We now present our results, which are obtained by solving the ionization-coupling model in the methods section. The details of calculation can be found in Supplementary Notes 1 and 2. We first discuss the nitrogen molecule whose axis is aligned to be 45° with respect to the pump laser polarization and therefore both the transitions of X-A, X-B are permitted. The rotational degree of freedom is assumed to be frozen in the present work. The solid curves in Fig. 2a shows the population evolution of the three electronic states of N\({}_{2}^{+}\) in the pump laser field by solving ionization-coupling equation. It can be clearly seen that the final populations on the states A and B are prominently increased while that on the state X is greatly decreased in comparison to the case that only ionization is considered (the dashed curves in Fig. 2a). It can be seen that with the help of the transient injection the population between the states B and X is thus inverted. This is striking in view of that other processes, e.g, shake-up27,28 or recollision29,30 are unlikely to produce ionic population inversion.

Fig. 2: Ionic population distribution with and without the coupling process.
figure2

a Dynamic evolution of electronic state population of N\({}_{2}^{+}\) taking into account of both ionization and laser-ion coupling (solid curves), and that obtained by considering only the ionization (dashed curves). The molecular axis is aligned to be 45 with respect to the laser polarization direction. The final vibrational state-resolved population distribution for each electronic state after interaction are respectively shown in bd.

The vibrational state-resolved distributions for each electronic state are respectively displayed in Fig. 2b–d. As can be seen, for the electronic state X, the ionization itself mainly populates the vibrational states v = 0, 1 because of the relatively larger Franck–Condon factors of the two states31. However, when the coupling is incorporated, the vibrational population on the state v = 0 is largely reduced while higher vibrational states are more populated. It can be attributed to vibrational Raman-like processes when a strong coherent coupling is produced between the states X and A. As a consequence of the X state population reduction, almost all the vibrational population on the state A are efficiently enhanced due to one-photon X-A resonant transition. Remarkably, the vibrational-state population on the state B (especially for v = 0) are considerably increased as well although the laser frequency is far off from X-B resonant energy. Note that the vibrational energy gap between the states A(v =  0–4) and X(v = 0) spans from 1.12 to 2.06 eV and the driving laser photon energy ranges from 1.38 to 1.77 eV (700–900 nm). For the excited state B(v = 0–4), the vibrational energy differences with respect to the ground state X(v = 0) are in the range of 3.17–4.37 eV. The population transfer from the state X(v = 0) is only accessible to high vibrational states B(v = 3, 4) through a direct three-photon coupling.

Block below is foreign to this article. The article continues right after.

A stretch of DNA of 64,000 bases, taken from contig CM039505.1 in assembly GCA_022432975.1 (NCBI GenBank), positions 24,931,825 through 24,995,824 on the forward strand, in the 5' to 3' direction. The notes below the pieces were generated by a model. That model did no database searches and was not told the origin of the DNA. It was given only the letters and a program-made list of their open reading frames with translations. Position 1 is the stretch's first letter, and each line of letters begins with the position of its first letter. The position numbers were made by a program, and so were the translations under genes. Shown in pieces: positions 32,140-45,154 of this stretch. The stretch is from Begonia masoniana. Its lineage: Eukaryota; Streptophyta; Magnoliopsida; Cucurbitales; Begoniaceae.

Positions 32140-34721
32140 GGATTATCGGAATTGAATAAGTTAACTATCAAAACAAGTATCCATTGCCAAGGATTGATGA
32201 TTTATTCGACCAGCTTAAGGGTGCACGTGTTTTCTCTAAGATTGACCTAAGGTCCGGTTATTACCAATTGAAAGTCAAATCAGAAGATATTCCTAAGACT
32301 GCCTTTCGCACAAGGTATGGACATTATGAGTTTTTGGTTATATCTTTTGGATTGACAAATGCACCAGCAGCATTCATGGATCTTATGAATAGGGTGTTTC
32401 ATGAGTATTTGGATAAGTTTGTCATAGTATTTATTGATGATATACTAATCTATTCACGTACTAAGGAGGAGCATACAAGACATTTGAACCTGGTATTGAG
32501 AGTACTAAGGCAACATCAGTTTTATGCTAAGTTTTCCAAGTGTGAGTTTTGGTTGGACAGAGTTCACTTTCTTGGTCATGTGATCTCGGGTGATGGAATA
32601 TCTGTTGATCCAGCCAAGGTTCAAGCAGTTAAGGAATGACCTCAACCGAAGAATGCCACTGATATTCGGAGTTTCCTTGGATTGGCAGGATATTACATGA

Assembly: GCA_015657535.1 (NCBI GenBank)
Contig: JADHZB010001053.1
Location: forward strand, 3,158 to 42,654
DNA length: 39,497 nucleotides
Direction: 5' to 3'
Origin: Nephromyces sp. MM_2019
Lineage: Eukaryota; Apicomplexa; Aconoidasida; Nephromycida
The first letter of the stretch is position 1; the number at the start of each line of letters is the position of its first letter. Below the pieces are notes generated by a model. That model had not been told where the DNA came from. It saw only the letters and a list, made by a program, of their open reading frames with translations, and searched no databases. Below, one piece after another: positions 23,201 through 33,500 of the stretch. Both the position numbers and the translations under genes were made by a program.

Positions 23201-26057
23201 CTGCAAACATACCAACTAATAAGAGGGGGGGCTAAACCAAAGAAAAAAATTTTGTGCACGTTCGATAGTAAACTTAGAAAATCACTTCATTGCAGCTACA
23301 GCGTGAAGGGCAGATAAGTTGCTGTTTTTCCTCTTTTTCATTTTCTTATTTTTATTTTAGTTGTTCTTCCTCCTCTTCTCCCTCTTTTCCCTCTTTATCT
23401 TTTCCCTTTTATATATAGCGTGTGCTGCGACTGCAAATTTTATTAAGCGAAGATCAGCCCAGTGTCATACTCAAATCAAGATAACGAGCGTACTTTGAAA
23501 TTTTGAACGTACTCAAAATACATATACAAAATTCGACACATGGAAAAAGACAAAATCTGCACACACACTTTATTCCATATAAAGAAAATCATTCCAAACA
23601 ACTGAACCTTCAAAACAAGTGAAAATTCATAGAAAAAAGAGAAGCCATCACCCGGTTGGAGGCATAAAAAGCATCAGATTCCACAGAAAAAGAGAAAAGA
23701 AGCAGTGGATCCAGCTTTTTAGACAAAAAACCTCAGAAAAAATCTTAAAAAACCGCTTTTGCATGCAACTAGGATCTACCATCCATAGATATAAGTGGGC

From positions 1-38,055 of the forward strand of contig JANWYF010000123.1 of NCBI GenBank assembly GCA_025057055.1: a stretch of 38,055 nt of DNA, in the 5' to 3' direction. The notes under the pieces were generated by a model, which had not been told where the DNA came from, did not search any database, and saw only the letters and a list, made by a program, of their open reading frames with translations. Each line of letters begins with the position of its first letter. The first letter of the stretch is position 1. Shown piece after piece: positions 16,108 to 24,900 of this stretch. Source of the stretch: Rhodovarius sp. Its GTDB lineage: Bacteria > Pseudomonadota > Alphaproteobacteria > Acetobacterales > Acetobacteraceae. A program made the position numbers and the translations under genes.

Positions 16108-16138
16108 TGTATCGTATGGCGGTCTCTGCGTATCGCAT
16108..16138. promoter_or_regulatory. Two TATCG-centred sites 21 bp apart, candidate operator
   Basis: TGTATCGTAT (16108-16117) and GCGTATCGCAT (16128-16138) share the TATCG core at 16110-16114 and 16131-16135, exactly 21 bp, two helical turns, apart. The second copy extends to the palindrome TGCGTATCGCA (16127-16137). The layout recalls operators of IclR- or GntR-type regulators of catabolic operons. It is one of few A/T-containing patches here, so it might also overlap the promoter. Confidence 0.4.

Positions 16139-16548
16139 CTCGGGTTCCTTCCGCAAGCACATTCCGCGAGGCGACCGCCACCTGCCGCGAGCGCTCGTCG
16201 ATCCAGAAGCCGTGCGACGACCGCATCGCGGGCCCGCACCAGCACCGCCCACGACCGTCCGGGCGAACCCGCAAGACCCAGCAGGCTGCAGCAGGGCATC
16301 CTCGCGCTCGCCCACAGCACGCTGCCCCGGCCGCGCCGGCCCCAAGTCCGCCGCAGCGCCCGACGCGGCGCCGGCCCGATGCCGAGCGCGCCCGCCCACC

Sub-cycle control of laser-ion coupling via transient ionization injection

In order to better understand the observed population enhancement of the lower vibrational states (i.e., v = 0, 1, 2) of the state B, we fixed nitrogen molecular axis to be parallel to the laser polarization, by which the A-X coupling is avoided. In the following, we mainly focus on the B (v = 0) state because the manipulation of its population is critical to air lasing at 391 nm12,14,15,32,33,34,35.

Figure 3a shows the evolution of the vibrational population of the ionic states B(v = 0) and X(v = 0) for the parallel alignment case. Again, the population on the state B(v = 0) is apparently promoted with the aid of simultaneous ionization and coupling. To investigate the influence brought by ionization on the coupling between B(v = 0) and X(v = 0), we first consider the ionization injection at the peak laser intensity and then follow the evolution of the ions in the second half of the laser field \(E(t)=f(t)\cos (\omega t+\phi )\) with different phase ϕ. The corresponding laser fields for ϕ = 0, π∕4, π∕2 are respectively depicted in the top portion of the Fig. 3b. The injection is all populated on the ground state X of N\({}_{2}^{+}\), i.e., \({\rho }_{XX}^{+}(v=0)=1\). Figure 3b plots the final population of the state B(v = 0) as a function of the initial phase ϕ for the pump wavelength 800 nm. Interestingly, the obtained population on the state B(v = 0) is strongly modulated with a period of π and the maximum value is achieved at ϕ = 0. This explains that the yield population calculated in13 who chose ϕ = π∕2 is less than that calculated in12 who chose ϕ = 0 using their three-state coupling model.

Fig. 3: Coherent manipulation of ionic population by subcycle ionization injection.
figure3

a Dynamic evolution of electronic state populations of N\({}_{2}^{+}\) when the molecular axis is parallel to the laser polarization. b Variation of B(v = 0) population with the initial injection phase ϕ after interacting with a half laser pulse at 800 nm. The corresponding laser fields as functions of time for ϕ = 0, π∕4, π∕2 are respectively depicted. c dependence of the yield population on the injection instants within the full laser pulse. At these instants, the laser field takes local maximum at each individual optical cycle. The contour plot illustrates the transient ionic states that are polarized according to the instantaneous laser field.